The Stuff Dreams And Tutus Are Made Of

The Fascinating History Of Tulle

Whenever I see a ballerina on stage wearing a magnificent classical tutu, I take in the whole picture of the costume and give no thought to the individual parts. Every once in a while I find myself wanting to know more about the things I love by digging deeper and asking myself questions.

By now, I have come to understand the history of ballet costumes and tradition in a very basic way. The traditional classical tutu must have a multi-layered tulle skirt to be classified that way. My question is: who made this stuff? Somebody invented tulle and someone decided to use it for ballet costumes.

I did a bit of research on the history of tulle and found some very interesting facts:

  • The reason that is called tulle is because it was invented in Tulle, France
  • Tulle was created when fabric makers began weaving silk into a honeycomb or hexagon shaped pattern
  • Tulle is old! It was created in the early 1700’s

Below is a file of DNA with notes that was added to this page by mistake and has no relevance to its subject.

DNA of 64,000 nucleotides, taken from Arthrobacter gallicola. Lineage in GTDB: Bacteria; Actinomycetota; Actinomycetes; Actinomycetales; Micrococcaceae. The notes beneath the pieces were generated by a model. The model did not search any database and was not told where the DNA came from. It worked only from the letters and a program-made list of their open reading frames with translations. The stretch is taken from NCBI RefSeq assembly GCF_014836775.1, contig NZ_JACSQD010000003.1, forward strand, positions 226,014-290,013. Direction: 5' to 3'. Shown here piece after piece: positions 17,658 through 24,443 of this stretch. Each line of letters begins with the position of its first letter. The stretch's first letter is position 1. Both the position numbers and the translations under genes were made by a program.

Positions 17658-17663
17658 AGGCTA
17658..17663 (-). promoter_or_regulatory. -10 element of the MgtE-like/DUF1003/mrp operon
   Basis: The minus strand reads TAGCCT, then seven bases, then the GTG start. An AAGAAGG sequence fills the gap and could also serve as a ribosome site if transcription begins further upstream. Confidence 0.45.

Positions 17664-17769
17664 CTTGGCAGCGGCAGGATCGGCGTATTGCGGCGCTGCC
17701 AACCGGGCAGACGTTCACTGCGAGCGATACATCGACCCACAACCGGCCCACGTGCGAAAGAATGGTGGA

• It wasn’t until 1807 that a machine was invented that could copy the weave pattern of hand-made tulle
  • Brides didn’t wear tulle for their weddings until Queen Victoria made tulle popular by wearing it herself in 1840

As you can see in this photo, tulle has a certain pattern to the weave that gives it unique characteristics. The spaces in between the threads give tulle the floaty and bouncy properties that make it perfect for a dancer on stage. Can you imagine trying to weave something like this by hand?

310 years ago, a weaver decided to try something new. His intricate handwork created the tulle fabric and added yet another page to the rich and beautiful history of tradition in the ballet world.



  1. Excellent little background piece on tulle 🙂 There are actually now two types of tulle-making processes commonly used, one is the traditional bobbinet, and the other is a form of tricot.

    Usually the nylon and polyester tulle is tricot and the cotton and silk tulle are bobbinet.

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